You launched a blog, a newsletter, or Twitter account. You had some great topic ideas, and you wrote with great gusto for a week. Then…nothing.
Work got busy. Sitting down to come up with an idea and writing about it was too daunting. You abandoned it, even though you know it would be a great way to market your business.
But here’s a great way to sustain your effort: An editorial calendar. A what? An editorial calendar is a tool to plan for periodic, relevant, and channel-appropriate communications with your target audiences. You can use one of the many calendar templates available online (including through WordPress, the site of this blog), but you can also create a simple spreadsheet or list. The key is not what it looks like, but how you use it over time.
I use a very simple editorial calendar for my e-newsletter—and have managed to put together an issue every month for more than five years.
Recently, I talked with Dori Kelner, managing partner of Sleight-of-Hand Studios, about how she works with organizations to set up and adhere to an editorial calendar.
Audience and Goals
According to Kelner, basic questions come first:
- Your target audience(s)
- Your business objectives
- Issues that are of interest to them (and not just what you want them to know about you!)
- Channel(s) to best reach them (blog, Twitter, newsletter, etc.), ideally based on research.
Content can be static (for example, About Us or Contact Us on your website) or dynamic (blogs with new postings, tweets, Facebook posts, and the like). Most content these days should be dynamic. That’s where the calendar comes in.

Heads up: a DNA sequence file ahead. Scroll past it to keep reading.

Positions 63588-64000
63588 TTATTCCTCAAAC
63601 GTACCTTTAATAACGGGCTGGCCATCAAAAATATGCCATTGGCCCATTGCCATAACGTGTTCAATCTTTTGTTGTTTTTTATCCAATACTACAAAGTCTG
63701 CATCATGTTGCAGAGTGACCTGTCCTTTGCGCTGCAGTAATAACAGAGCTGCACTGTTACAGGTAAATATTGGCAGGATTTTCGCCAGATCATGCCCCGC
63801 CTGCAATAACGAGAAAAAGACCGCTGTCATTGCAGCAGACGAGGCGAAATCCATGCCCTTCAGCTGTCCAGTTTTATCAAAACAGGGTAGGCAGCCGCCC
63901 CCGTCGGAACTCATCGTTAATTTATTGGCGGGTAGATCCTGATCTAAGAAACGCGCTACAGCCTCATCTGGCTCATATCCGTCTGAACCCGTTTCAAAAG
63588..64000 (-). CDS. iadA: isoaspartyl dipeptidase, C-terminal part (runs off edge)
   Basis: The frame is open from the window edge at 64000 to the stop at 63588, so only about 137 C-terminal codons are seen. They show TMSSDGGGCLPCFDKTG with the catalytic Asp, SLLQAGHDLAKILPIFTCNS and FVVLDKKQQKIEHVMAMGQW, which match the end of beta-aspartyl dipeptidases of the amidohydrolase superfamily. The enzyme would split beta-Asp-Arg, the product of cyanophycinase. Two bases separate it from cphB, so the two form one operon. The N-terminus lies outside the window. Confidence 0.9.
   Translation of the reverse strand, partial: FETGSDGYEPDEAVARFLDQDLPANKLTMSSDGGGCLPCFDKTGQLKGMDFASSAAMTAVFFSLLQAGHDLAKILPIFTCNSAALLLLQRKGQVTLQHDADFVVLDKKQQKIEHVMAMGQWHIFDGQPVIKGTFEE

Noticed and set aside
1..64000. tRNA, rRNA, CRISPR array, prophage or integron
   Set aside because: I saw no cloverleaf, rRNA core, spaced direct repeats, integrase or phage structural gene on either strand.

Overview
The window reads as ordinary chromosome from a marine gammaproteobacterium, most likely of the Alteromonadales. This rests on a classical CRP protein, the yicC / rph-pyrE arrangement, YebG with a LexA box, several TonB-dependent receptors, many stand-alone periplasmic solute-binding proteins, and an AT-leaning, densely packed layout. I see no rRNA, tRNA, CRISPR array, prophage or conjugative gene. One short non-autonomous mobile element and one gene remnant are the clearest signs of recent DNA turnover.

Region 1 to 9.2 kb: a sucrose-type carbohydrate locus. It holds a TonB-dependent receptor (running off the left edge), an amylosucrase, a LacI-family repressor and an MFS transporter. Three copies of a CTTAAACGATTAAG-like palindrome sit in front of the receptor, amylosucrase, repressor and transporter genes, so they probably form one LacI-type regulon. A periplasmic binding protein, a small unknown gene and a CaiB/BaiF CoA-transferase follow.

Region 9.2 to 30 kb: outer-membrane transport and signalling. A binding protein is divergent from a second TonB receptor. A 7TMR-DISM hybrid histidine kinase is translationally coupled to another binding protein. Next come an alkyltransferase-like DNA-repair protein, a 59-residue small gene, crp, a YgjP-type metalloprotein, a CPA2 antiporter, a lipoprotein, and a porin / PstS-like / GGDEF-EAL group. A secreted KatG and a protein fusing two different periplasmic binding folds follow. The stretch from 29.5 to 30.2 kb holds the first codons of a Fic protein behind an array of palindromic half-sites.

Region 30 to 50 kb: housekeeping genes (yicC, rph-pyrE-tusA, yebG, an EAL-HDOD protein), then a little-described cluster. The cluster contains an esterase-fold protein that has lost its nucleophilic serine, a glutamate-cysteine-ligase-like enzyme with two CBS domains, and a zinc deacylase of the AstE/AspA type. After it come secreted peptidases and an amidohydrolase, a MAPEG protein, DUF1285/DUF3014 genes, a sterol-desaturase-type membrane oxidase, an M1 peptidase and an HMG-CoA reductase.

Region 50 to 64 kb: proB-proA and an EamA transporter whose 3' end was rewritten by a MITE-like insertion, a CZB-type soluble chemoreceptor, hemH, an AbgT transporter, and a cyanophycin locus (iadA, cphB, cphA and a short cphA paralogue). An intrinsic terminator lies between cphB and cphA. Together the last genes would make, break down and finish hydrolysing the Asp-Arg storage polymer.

Creating the Calendar
Using the format that works best for you, develop a calendar of how you will review and update/change the static content (maybe quarterly) and create dynamic content (way more often). Consider:
- Which channels to regularly use, based on your audiences
- How often to create (or curate) content
- Who will do it
Kelner recommends a 4-month planning horizon. Be specific in your dates and assignments. Don’t propose, for example, twice-weekly blog postings. Instead, write out which dates each week, the general topics, and who will write them.
Be realistic, based on available resources. For instance, if you can’t keep up a weekly newsletter, make it biweekly or monthly. Use tools such as Twuffer to schedule tweets that you write in the morning over the course of the day.
Keeping the Calendar
This is tricky, but it’s why the specificity of a calendar is your friend.
Honor the dates on your calendar as you do other project deadlines. Depending on the size of your business, you may be doing all the content yourself or coordinating the work of others. Either way requires time and attention.
And here’s another important part, Kelner said. Don’t run through the 4 months, then come to a full stop. At the end of the first month, plan for month 5, and so on, so you always have a flow ahead of you, and the task is more manageable.
Use analytics to see any changes in traffic to your website. Chances are, if you are true to your calendar, you’ll see spikes in traffic when you post new content and dips when you are AWOL.
p.s. I will be blogging monthly on writing topics that are relevant to small businesses. Yes, I have set up an editorial calendar, but leave a comment here if you have a question or topic you would like me to cover that would benefit you.